Jeffrey Tambor as George Bluth Sr. and Oscar Bluth
Jeffrey Tambor is known for his ability to play characters who are a bit off-the-wall and his experience is diverse. You can catch him in classics like Taxi, Three’s Company, The Ropers, and Hill Street Blues. He portrays George and Oscar Bluth – brothers who are as different as

GOB-fireWill Arnett as George Oscar Bluth (GOB)
He’s the family magician – who doesn’t have one of those? GOB generally comes up with the most outrageous plans in the family. He’s fiercely competitive with his brother Michael. If you have an older brother, GOB will be familiar to you.

Snoopy
Buried within the show, but not too far below the surface, are several references to Peanuts. There’s no reason to ruin it by calling out each one, but be on the look out for phrases, tunes, and props throughout the series. The show has a habit of developing inspiring inside jokes that recur at just the right moments.

Michael Cera as George Michael Bluth
George Michael is the series’ most grounded character even with his difficulty in dealing with his cousin Maeby. When George Michael gets in trouble, it’s often because he’s trying to either be a good son or appear more attractive to his (possibly not genetically related) cousin.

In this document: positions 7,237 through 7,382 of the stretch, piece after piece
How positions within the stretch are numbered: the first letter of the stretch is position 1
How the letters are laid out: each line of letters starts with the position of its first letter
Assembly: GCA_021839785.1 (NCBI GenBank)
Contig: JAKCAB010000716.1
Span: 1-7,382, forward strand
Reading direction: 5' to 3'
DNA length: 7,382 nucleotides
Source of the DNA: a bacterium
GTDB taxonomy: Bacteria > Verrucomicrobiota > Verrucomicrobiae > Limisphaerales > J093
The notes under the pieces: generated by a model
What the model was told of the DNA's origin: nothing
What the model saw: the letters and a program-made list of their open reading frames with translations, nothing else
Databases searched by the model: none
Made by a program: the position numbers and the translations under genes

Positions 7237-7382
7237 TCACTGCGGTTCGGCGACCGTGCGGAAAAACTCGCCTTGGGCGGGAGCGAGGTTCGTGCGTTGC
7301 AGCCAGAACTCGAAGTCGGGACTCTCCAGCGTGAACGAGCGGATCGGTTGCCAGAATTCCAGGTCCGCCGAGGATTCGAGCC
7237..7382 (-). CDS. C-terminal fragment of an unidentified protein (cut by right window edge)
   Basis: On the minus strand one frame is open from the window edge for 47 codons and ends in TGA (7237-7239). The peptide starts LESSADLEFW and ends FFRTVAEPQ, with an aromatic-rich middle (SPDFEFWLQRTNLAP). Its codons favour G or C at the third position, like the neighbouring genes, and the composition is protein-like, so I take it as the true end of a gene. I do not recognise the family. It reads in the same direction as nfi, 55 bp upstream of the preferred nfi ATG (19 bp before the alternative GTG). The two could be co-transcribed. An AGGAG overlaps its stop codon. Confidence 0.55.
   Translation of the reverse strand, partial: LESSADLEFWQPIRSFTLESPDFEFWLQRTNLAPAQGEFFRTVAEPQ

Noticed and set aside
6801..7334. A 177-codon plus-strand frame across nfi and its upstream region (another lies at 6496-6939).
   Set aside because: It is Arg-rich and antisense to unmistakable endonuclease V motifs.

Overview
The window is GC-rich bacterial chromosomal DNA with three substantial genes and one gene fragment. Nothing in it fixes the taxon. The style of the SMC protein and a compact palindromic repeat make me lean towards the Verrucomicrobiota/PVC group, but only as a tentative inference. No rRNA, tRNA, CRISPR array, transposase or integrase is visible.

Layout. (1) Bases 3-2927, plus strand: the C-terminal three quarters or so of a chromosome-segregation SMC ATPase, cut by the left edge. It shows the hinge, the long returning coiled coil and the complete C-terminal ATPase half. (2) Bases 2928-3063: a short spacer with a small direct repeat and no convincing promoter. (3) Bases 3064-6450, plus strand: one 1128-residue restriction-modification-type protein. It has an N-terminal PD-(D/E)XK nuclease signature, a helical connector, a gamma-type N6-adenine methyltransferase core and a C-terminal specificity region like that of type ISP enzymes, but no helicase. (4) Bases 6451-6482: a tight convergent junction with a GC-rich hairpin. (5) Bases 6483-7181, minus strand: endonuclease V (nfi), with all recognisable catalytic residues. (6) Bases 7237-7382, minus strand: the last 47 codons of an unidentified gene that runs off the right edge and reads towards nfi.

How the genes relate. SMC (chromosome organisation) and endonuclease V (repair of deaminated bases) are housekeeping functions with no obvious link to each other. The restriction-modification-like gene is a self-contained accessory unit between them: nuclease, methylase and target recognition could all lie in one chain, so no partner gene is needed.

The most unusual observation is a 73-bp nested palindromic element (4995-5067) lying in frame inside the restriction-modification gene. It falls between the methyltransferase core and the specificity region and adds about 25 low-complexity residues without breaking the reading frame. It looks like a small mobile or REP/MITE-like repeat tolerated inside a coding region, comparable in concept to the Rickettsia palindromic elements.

LucilleJessica Walter as Lucille Bluth
Lucille Bluth is as cold as her children are dysfunctional. Her manners are from a different era of upper class excess and we understand more and more of her motivations as the series progresses. Her position as “horrible mother” is established early and best exemplified by her treatment of son Michael in this mid-season episode.

Jason Bateman as Michael Bluth
Michael tries to prove his place as the brains of the family in the finale of season one. Though he thinks his efforts are the most sane of the family, Michael manages to get in just as much trouble as the rest of his family.

It’s a show that requires an understanding of social and political events to fully appreciate. The humor isn’t lost without that perspective, but it’s enhanced for those who pay attention. It’s dysfunction as its best – we aren’t left feeling sad or conflicted. The trouble they get themselves into is so bizarre that only the most outrageous of families could top it. (See Keeping Up with the Kardashians.)